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700 Lives Saved and More Patients Heading Home Sooner after Emergency Bowel Surgery

Research led by the Royal College of Anaesthetists (RCoA) around improvements in the care of over 24,000 patients before, during and after emergency bowel surgery has shown enhanced patient care to have reduced the average hospital stay from 19.2 days in 2013 to 16 days in 2018, saving the NHS £34 million annually.

 

700 Lives Saved and More Patients Heading Home Sooner after Emergency Bowel Surgery

National Emergency Laparotomy Audit (NELA) report

Known as an emergency laparotomy, this surgery is one of the highest risk operations a patient can undergo. The National Emergency Laparotomy Audit (NELA) report, also found a reduction in 30 day mortality from 11.8% in 2013 to 9.6% in 2018, saving approximately 700 lives a year.

The audit identifies improvements in care have been achieved in the following areas:

  • 95.5% of high risk patients undergoing emergency laparotomy surgery saw a consultant surgeon and 90% saw a consultant anaesthetist before their surgery
  • 77% of emergency laparotomy patients received an assessment of risk (up from 75% in 2017, and 56% in 2013)
  • 88.5% of patients received a preoperative CT scan (up from 87% in 2017 and 80% in 2013)

Commissioned by the Healthcare Quality Improvement Partnership as part of the National Clinical Audit Programme, the Fifth annual National Emergency Laparotomy Audit report analyses the care received by approximately 24,000 emergency bowel surgery patients treated in NHS hospitals in England and Wales between December 2017 and November 2018. It is based on data collected by teams at 179 hospitals in England and Wales.

While there have been improvements in key areas of patient care, these are masking significant concerns, with some hospitals falling short of the standards referenced within the NELA report and a number of key targets stagnating.

Concerns:

  • only a fifth of patients (19.4%) who had signs of sepsis on admission received antibiotics within the recommended 60 minutes. This has not improved over five years, and has worsened since the last audit.
  • over a quarter of patients (27.4%) needing the most urgent surgery did not get to the operating theatre in the recommended time, this has stagnated since 2017.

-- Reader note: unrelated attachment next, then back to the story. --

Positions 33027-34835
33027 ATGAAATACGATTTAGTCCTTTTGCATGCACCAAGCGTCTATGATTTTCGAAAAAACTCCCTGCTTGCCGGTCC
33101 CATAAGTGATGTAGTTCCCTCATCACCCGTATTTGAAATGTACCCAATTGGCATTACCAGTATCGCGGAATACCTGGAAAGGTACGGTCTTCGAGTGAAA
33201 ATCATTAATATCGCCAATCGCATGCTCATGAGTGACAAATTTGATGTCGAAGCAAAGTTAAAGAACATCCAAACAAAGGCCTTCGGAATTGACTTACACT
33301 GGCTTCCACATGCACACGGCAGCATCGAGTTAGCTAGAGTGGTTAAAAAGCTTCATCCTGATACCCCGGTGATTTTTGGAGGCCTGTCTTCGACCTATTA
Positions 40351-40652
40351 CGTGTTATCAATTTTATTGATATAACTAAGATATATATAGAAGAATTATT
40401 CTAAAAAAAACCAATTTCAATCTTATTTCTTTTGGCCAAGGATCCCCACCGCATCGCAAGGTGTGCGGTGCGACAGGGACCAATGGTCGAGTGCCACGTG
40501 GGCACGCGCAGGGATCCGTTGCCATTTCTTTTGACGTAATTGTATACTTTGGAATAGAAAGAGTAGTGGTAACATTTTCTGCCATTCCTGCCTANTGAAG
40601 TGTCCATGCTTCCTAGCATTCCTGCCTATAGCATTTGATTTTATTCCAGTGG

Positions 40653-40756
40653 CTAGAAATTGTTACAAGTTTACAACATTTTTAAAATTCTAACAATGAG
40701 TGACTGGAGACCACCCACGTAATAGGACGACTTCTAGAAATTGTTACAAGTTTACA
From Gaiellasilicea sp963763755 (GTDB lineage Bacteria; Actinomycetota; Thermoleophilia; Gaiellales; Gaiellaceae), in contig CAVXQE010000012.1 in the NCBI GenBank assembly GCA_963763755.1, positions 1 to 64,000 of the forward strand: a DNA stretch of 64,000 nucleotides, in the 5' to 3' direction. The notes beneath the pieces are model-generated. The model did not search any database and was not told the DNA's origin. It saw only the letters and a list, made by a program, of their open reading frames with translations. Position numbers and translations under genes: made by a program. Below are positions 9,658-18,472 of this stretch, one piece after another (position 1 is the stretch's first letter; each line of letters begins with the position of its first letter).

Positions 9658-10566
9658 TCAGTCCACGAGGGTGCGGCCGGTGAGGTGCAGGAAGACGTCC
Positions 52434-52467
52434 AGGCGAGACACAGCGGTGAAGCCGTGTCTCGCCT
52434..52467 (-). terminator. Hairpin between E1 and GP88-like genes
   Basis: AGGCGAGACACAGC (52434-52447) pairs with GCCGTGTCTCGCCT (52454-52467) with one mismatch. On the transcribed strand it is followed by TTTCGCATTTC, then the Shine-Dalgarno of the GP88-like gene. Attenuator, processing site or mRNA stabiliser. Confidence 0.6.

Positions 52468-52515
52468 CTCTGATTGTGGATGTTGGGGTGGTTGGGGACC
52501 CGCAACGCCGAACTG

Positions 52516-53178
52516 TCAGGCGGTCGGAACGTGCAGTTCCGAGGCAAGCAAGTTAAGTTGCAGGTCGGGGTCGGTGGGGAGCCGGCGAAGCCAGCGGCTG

• 55% of patients are over the age of 65 yet only 19% of these had a formal assessment of their frailty.
  • the ‘time of day’ effect remains an issue, with 83% of patients undergoing the procedure during the day seeing both anaesthetic and surgeon consultants and only 70.2% seeing them out of hours. This is particularly concerning given that a greater proportion of high-risk and highest-risk patients have surgery between 6.00pm and 8.00am.

Data from the audit also found that significant variation exists between hospitals and even within the same hospital in the provision of patient care.

Professor Ravi Mahajan, President of the Royal College of Anaesthetists, said: “The reduction in 30 day mortality rates and length of hospital stay show that clinicians are learning from data and implementing changes locally, achieving sustained improvements in results. The recommendations in the report need to be shared across the NHS with hospitals and trusts taking on board the need to focus on consistency of care, integration and cultural development. We must see organisational change before further improvements can be realised.”

Russell Prestwich, emergency laparotomy patient said: “The work of NELA is so valuable. It was not until being party to more information myself and being part of various groups plus speaking at a conference, that you know how vital it is. The survival rates are still scary even though they have improved over time. We need to have better standards of consistent care across the UK and the medical profession needs to learn from where there is good practice already. The collection of data is vital to build on development areas not only for staff, but bring the patient much more into how they are consulted, even if it is an emergency. Having had two emergency laparotomy operations in 2018, I am grateful to have come out the other side. However, the longer term damage mentally in everyday life can still be high and takes its toil through work and family. This is largely left behind after discharge and it can be difficult. Plus, if you have other life changing procedures from the operations themselves the wellbeing of patients can’t be ignored. With more involved in NELA I feel outcomes will hopefully improve over time.”

Source: RCoA

 

700 Lives Saved and More Patients Heading Home Sooner after Emergency Bowel Surgery

 
 
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The Operating Theatre Journal, OTJ, is published monthly and distributed to every hospital operating theatre department in the UK. The distribution includes both the National Health Service and the Private Sector.

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